In the intelligence community, it’s crucial to be able to predict future events. The ability for the CIA and its intelligence counterparts to be able to forecast world events based on limited information is what gives us advantages on the international stage.
In a recent interview on The Science of Success Podcast, New York Times best-selling author Dan Gardner shares the incredible story of how a group of citizen volunteers led by Philip Tetlock, changed the way our intelligence communities’ approach analyzing and forecasting future political events.
It all started in 2011. The Office of the Director of National Intelligence (ODNI) decided it was time to evaluate and improve on how The United States’ 16 intelligence agencies forecast future events. The idea was to analyze these agencies past predictions and find ways to learn from previous mistakes.
“The intelligence community actually spends a lot of its time not just spying, but also analyzing information to try and figure out what’s going to happen next. Will Russia try to seize the Crimea? They’ll try to make forecasts. On all parts of geopolitical events, including economic events like what’s going to happen at the Chinese economy in the fourth quarter, that sort of thing.”
So in order to gain perspective the intelligence community agreed to fund a number of private researches to assemble teams of unpaid volunteers to take their best shot at it. “You set up a team to make forecasts, and we’ll ask questions, and they’ll be the real world questions that we have to answer all the time.” Gardner explains.
Ultimately they came up with five university based research teams for this tournament. One of which was headed up by Gardner’s co-author, Philip Tetlock. They decided to name their team The Good Judgment Project. The Project successfully recruited thousands of volunteers. The ODNI set several benchmarks that all of the researchers thought we’re much too ambitious. “Prior to beginning the project, looking at these benchmarks, nobody could do this!”
The results were beyond surprising. Certain volunteers blew away each benchmark and predicted future events with incredible accuracy. “The Good Judgment Project won hands down. They found that a certain group of these volunteers were consistently good at forecasting these events. Anyone can get lucky once, twice, maybe three times. These volunteers however were consistent, and that is key.”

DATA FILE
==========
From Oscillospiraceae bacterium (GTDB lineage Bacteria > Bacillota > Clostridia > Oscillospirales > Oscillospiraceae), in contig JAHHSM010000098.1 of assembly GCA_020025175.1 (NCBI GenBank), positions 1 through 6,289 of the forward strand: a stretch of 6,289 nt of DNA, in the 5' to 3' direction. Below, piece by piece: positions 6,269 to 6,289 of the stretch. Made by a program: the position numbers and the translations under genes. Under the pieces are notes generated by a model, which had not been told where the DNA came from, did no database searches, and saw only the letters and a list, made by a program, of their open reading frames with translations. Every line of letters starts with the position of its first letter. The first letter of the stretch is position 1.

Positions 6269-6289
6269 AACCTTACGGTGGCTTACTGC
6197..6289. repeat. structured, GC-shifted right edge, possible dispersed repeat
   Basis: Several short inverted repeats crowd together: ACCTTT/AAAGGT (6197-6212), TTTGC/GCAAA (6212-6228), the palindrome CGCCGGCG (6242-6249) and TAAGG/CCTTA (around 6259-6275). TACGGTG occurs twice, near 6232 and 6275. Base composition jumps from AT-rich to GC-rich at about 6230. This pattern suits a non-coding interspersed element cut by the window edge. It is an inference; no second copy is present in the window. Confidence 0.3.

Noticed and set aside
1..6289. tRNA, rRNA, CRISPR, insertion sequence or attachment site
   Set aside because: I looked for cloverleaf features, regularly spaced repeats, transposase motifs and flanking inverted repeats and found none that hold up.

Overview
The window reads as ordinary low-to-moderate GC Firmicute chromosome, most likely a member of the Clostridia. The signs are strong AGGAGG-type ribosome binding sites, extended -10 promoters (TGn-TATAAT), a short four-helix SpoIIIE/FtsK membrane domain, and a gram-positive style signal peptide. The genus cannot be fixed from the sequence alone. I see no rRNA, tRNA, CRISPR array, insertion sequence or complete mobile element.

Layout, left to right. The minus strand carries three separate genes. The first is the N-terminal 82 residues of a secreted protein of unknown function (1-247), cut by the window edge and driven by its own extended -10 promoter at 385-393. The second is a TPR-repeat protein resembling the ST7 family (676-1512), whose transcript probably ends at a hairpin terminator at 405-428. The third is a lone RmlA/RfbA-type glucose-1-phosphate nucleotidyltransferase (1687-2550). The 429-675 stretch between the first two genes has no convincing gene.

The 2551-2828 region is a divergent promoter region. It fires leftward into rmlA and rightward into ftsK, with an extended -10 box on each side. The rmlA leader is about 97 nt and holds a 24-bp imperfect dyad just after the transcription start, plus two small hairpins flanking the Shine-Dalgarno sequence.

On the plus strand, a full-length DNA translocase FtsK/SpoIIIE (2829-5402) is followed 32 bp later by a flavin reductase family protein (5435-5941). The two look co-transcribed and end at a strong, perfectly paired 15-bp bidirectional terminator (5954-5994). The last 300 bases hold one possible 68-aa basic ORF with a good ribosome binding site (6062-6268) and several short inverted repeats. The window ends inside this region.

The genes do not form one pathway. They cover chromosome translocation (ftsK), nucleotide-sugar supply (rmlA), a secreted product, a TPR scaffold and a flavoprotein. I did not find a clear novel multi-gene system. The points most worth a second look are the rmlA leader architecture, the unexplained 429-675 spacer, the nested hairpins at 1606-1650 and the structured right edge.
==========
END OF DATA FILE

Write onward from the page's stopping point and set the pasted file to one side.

These “Superforecasters” were normal people, with average IQ scores, no previous intelligence community experience, and zero access to classified information. Each of these volunteers had a common interest in world events and stayed up to date on their world politics, but had nothing else you or I couldn’t find ourselves on Google. Yet they were making predictions that economists said should have been impossible.
So how did they do it? Dan points out three things the researchers from The Good Judgment Project found these volunteers had in common.
Many of us look at a problem as one thing. We are presented with the issue, we look it over, stroke our chins, and then try to solve. However, looking at the problem or question as one big issue will lead to terrible predictions.
“What they do is that they methodically unpack the question. They take a big question, and they unpack it, and make a whole series of smaller questions, and then they unpack those and they make a series of smaller questions, and they methodically examine them.”
You’re taking one complex problem, breaking it down into its smaller, simpler components. Allowing you to answer these simpler questions and ultimately piece them back together to create an extremely accurate and effective answer to a larger problem.
“If you’re overwhelmed by the size of a problem, break it down into smaller pieces.” – Chuck Close
2. Craving Cognition
Each of these “superforecasters” had a desire to be intellectually challenged and learn. “These are people who like to learn, they’re constantly picking up bits and pieces of information, and no surprise, when you spend a lot of time picking up this sort of information, eventually you will have quite a number of dots in your intellectual arsenal for you to connect.”
Also, each volunteer enjoyed pushing himself or herself mentally. “They’re the kinds of people who do puzzles for fun and the harder the puzzle is, the more fun it is,” explains Gardner.
So next time you decide to do some recreational problem solving whether it be a puzzle or mental game, crank the difficulty up a little bit and give your brain a challenge.
3. It’s All About Your Mindset
Each “superforecaster” volunteer was extremely open to hearing other’s opinions. “This means okay, I’ve got my perspective but I want to hear your perspective. I want to hear somebody else’s perspective. I want to hear different ways of thinking about this problem.”
By listening to as many other opinions as possible, these volunteers were able to then synthesize ideas from multiple sources and viewpoints and create the most well rounded and analyzed prediction possible.
It’s easy to want to take all the credit, to finish first, and be the star of the show. We all have the impulse to think we’ve done our due diligence and our viewpoint is the right one. It’s only through keeping an open mind to other viewpoints and outside information that we can truly begin to consistently make better predictions and decisions.
“Once your mindset changes, everything on the outside will change along with it.” – Steve Maraboli
The Good Judgment Project is still being conducted to this day and is open for volunteers. To learn more about the project, forecasting tactics, and Dan’s book Superforecasting, listen to his full hour interview on The Science of Success Podcast.
Which one of these three tactics do you use most? Please leave your thoughts below!